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  • Quote from: Dawn
    http://www.lcaminoreal.virtualave.net/
    My opinion? Teach them at home if you can. The above link has many good books that I have ordered for my own children.
    I can tell you from my own experiance, if Satan gets a foothold in your home anywhere, he will snatch the weakest child. In my earlier years I bowed to persons who said that my oldest needed to be out in the world to mingle. Nonsense. She was unable to stand against the world even though she was taught the True teachings of the church.
    I would think it very difficlut indeed to send your children to a school and say listen to the teacher, except in these cases. You see I am Sede and would not allow my children to listen to preachers on EWTN, or, (Now for the firestorm) the SSPX.


    That was the biggest lie - needing to be out in the world.  Religious were fed that lie, and I've seen and continue to see traditionals (sedes and SSPX) buy into it.    It's amazing the justifications and rationalizations we will let ourselves fall for because we don't have the backbone to be the "lone looney."

    Offline MaterDominici

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    School Dilemma?-need advise
    « Reply #6 on: May 17, 2010, 12:16:05 PM »
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  • What is your motivation for wanting to send them to school?

    I think if the only difference between your values and the school is along the sede/sspx line, you can explain to your children this difference. The two have much more in common than it seems anyone likes to admit. It would be a bigger problem, though, if the school requires you to sign some statement of belief.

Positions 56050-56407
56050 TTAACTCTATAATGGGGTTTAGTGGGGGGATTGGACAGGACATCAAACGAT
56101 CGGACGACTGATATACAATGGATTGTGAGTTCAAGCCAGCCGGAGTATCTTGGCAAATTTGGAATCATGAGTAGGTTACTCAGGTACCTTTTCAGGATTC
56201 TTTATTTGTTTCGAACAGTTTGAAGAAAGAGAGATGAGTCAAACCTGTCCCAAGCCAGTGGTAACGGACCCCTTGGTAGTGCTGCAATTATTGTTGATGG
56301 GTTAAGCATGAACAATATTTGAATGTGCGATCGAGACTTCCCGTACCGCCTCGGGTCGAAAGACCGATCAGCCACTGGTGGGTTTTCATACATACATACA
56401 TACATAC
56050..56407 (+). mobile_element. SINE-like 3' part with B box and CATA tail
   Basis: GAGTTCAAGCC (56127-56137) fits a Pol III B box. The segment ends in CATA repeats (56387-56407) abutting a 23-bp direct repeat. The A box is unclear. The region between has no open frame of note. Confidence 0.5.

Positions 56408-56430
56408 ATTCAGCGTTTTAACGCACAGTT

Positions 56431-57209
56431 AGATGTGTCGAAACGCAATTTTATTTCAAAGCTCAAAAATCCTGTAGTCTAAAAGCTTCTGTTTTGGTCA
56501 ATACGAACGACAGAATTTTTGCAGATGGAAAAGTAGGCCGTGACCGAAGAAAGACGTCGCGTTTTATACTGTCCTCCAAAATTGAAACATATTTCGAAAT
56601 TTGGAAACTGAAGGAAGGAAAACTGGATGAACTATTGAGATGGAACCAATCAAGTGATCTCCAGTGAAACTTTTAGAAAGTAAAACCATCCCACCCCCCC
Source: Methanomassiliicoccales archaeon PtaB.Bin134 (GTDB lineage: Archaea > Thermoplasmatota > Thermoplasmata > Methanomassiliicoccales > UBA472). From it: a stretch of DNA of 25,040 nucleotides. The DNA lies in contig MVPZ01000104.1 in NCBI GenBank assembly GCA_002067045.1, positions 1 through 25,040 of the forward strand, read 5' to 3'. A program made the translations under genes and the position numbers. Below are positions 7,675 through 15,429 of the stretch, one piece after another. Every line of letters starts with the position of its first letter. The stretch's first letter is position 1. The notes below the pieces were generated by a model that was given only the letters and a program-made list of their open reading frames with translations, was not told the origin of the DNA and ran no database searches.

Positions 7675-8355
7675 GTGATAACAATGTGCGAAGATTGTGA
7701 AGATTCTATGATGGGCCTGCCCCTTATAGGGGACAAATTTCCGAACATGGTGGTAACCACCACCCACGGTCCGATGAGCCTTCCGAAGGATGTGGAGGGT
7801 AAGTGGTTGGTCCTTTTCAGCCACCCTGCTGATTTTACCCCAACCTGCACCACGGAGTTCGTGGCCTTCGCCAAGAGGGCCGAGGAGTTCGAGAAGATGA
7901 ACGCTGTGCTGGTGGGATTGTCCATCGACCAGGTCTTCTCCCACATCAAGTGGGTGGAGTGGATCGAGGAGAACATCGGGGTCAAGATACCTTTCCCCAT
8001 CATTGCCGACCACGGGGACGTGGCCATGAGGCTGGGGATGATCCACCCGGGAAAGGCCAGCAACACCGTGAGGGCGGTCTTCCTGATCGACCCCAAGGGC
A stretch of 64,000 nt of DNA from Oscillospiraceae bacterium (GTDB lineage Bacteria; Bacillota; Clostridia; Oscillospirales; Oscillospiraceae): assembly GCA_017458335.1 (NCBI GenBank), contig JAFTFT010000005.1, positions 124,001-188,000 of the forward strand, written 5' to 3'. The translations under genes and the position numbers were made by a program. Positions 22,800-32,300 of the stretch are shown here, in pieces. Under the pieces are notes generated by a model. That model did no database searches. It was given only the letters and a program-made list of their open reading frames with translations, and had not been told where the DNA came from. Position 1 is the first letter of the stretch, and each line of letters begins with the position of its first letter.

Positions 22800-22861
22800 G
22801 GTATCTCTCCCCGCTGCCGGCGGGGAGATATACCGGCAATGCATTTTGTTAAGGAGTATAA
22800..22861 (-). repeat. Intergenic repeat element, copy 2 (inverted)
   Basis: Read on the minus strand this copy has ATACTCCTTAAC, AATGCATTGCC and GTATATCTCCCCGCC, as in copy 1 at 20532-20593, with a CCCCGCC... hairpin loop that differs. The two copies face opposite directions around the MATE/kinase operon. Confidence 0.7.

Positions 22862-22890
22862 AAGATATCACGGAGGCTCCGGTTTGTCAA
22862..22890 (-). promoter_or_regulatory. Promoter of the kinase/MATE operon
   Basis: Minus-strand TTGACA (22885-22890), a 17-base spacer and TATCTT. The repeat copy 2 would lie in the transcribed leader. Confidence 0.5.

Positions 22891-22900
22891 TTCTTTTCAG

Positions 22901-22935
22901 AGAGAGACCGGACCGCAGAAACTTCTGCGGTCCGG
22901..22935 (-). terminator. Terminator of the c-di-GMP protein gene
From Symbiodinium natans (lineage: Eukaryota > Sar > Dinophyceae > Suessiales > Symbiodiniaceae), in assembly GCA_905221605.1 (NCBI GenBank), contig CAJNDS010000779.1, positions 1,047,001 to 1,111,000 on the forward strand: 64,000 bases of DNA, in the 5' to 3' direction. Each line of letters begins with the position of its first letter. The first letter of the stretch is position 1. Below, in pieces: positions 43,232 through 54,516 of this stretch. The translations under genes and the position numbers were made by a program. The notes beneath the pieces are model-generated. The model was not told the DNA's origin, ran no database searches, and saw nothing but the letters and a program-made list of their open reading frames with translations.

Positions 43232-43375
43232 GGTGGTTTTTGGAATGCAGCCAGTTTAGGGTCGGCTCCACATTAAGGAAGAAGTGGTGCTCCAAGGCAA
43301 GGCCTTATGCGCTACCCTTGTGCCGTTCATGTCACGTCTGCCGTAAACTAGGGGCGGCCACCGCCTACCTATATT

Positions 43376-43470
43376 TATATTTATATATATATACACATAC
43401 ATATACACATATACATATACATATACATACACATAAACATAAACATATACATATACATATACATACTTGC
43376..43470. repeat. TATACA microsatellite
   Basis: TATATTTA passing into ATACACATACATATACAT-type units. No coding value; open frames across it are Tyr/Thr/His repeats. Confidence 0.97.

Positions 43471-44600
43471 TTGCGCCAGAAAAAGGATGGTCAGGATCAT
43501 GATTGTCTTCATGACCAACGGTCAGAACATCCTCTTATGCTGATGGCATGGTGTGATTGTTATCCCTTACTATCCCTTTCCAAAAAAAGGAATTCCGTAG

However, if it's a trad/N.O. line you'd be crossing, it's a much bigger issue altogether. (I won't go so far as to say you should NEVER do this because I know how hard homeschooling can be.)

    Past that, schools do vary considerably and I wouldn't trust any of them without talking to someone familiar with the school.
    "If I could only make the faithful sing the Kyrie, the Gloria, the Credo, the Sanctus and the Agnus Dei ... that would be to me the finest triumph sacred music could have, for it is in really taking part in the liturgy that the faithful will preserve their devotion. I would take the Tantum ...

    Offline CathMom37

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    School Dilemma?-need advise
    « Reply #7 on: May 17, 2010, 03:01:02 PM »